Almost every day, the news reports alarming statistics on opioid use. In 2015, 229 individuals died from heroin and prescription overdoses in King County alone. The current opioid epidemic is straining the budgets of law enforcement and courts across the country. Now the city of Everett, Washington has come up with a new strategy.
On January 19, Everett filed suit against Purdue Pharma in the Snohomish County Superior Court. While there has been much litigation against drug manufacturers for deceptive marketing practices, this suit is different. It seeks to explicitly hold Purdue accountable for the economic strain the opioid problem has caused in Everett. In the complaint, the city of Everett alleges that Purdue failed to stop their product from being funneled onto the black market, willfully ignoring “suspicious doctors and pharmacies.” The complaint goes on to argue, ” Everett has incurred and will continue to incur sizable costs in dealing with the OxyContin (and consequent heroin) abuse, addiction, and crime caused by Purdue, including the expenditure of substantial sums to address the social and economic impacts of the opioid epidemic in Everett. For example, Everett has spent, and will need to continue to spend, significant money on law enforcement, prosecution, emergency medical services, prisons and jails, probation, and public works. Other departments of Everett, including the municipal courts, fire department, and parks department, have also been forced to devote substantial time, money, and resources to the harms caused by Purdue. Everett has also suffered lost economic opportunity as a result of Purdue’s wrongdoing.” The lawsuit came after a 2016 Los Angeles Times investigation reported that Purdue had evidence of illegal trafficking but failed to act.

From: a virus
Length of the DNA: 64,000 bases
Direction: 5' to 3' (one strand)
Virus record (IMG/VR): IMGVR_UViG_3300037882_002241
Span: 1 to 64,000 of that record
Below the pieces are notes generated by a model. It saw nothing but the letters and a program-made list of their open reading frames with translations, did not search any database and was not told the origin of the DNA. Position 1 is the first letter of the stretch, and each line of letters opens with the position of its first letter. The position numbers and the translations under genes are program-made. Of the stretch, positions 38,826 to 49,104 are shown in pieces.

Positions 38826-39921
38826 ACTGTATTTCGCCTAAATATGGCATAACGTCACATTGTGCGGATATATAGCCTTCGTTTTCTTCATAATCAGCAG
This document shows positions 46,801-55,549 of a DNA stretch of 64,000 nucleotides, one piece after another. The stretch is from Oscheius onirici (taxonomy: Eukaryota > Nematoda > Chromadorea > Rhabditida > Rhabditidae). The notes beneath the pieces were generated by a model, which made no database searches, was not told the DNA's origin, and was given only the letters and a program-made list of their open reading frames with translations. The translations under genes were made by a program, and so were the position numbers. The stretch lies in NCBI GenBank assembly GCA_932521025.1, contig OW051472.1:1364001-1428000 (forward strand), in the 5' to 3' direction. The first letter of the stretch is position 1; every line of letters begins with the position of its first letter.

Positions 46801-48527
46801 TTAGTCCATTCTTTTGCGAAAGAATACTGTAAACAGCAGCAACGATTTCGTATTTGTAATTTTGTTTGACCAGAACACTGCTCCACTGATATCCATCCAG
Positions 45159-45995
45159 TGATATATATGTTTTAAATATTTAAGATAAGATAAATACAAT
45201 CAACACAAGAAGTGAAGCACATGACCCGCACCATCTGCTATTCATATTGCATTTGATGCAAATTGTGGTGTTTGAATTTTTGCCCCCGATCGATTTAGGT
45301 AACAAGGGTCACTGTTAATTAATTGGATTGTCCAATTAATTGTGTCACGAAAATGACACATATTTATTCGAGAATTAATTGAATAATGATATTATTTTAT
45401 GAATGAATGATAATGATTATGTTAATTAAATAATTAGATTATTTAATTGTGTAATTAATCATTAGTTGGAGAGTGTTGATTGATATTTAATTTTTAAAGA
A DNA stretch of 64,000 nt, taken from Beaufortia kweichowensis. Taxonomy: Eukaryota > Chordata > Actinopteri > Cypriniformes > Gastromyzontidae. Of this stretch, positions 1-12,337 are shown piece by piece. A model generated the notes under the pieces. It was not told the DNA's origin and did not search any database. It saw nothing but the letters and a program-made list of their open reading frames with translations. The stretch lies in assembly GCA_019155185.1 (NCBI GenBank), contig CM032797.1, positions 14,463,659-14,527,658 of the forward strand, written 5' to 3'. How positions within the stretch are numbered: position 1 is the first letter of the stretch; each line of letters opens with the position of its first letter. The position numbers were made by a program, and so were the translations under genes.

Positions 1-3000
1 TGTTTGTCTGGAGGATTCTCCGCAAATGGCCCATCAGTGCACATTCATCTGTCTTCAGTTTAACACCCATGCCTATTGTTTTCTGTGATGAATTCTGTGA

But will it work? Most law professors weighing in are skeptical, but it will be interesting to see how this plays out. If the court rules for Everett, we could see a flurry of such suits across the country as cash-strapped municipalities struggle to cover costs.